High Tibial Osteotomy

The IDEAL Candidate:
– young (age 65)
– severe tricompartmental disease
– severe ligamentous laxity on the concavity of the deformity (medial side)
– medial/lateral subluxation of 1 cm – this is BAD – HTO will not resolve this instability
– excessive deformity (>15o varus)
– inflammatory arthritis
– obesity

In general:
– patients can expect to maintain a high level of activity
– patients should be warned to expect less than full pain relief
– patients should expect that disease progression will probably allow the pain relief to last 5-7 years. (ie. A temporizing procedure)

The single most important factor in outcome is the post-operative alignment of the knee. Exactly how much correction required is unclear, but it appears that you need an OVERcorrection to an anatomic valgus of 8-10o. Patients with 7-13 degrees of valgus do far better than those with less than 7!

Alignment Issues

The Normal Mechanical Axis
– from center of hip to center of ankle
– normally lies in 1.2o of varus (ie, it is not quite vertical) – but everything is a lot easier to think about if you call it 0o.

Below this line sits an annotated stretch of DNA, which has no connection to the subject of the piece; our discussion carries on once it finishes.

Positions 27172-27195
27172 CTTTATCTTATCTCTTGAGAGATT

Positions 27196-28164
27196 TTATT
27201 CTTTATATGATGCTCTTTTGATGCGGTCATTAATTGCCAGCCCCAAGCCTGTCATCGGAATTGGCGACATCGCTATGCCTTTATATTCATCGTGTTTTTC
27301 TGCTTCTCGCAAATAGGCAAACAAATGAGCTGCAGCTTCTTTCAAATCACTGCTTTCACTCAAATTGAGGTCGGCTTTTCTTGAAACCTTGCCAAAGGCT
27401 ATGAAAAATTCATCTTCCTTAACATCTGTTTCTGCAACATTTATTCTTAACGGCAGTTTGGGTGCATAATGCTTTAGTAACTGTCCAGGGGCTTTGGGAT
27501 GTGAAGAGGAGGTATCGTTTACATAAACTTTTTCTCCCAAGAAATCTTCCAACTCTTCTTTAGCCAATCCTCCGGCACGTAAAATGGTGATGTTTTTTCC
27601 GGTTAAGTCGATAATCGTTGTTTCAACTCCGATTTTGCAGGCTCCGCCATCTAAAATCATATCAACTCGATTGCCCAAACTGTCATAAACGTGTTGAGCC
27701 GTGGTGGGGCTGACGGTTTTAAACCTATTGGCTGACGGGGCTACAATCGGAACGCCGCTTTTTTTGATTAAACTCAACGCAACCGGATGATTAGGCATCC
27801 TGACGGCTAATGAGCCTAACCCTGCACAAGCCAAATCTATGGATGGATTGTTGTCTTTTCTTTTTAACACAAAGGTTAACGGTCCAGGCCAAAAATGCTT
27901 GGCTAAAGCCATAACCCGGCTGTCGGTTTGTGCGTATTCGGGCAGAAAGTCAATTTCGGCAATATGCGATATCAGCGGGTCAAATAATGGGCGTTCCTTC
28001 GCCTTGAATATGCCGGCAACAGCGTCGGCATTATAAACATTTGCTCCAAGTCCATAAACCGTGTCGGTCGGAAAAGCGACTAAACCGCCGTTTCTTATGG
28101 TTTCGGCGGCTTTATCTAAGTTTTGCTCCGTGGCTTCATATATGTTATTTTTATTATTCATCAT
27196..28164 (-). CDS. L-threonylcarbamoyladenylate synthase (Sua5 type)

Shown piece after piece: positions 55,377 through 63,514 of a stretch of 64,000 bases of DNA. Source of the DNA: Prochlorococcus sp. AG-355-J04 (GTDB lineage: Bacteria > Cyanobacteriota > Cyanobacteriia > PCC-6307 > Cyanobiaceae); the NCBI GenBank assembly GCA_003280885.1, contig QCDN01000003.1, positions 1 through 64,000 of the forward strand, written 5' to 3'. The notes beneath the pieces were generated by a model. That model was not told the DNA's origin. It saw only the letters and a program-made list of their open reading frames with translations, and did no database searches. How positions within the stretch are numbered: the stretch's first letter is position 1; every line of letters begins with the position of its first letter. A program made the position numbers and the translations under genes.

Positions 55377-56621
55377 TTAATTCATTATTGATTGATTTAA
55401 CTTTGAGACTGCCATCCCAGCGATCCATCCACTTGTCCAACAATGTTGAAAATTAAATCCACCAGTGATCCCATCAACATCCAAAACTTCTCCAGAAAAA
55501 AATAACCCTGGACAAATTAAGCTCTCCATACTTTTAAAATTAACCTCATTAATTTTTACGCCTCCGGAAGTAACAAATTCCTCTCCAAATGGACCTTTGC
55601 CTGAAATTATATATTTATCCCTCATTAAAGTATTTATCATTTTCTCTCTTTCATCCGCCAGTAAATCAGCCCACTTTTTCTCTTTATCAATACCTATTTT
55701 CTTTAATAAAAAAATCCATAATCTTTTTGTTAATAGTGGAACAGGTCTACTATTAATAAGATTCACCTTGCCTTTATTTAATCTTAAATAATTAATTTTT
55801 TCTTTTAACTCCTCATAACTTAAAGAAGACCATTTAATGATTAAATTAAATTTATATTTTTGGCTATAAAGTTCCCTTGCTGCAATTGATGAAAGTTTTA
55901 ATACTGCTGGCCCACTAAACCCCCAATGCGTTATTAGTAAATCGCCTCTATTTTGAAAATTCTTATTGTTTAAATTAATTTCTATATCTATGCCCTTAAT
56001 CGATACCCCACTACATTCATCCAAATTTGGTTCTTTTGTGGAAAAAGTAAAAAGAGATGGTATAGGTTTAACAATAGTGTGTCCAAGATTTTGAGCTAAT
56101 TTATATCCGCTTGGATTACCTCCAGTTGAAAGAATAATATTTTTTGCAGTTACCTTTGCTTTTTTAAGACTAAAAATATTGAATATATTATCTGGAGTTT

– normally goes through the central third of the knee
– generally speaking, it parallels the anatomic axis of the tibia

The Anatomic TibioFemoral Angle = 5-7o of valgus
– the distal femur is in about 8-9o of valgus
– the proximal tibia is in about 3o of varus (hence the approximate 5-7 of valgus for the anatomic tibiofemoral anlge)

The Anatomic Femoral Axis = 6o of valgus to the mechanical axis

So even though the anatomic tibio-femoral angle is 5-7, you want them overcorrected to 8-10!

A high pre-operative lateral thrust/adductor moment is bad – these patients have a higher loss of correction.

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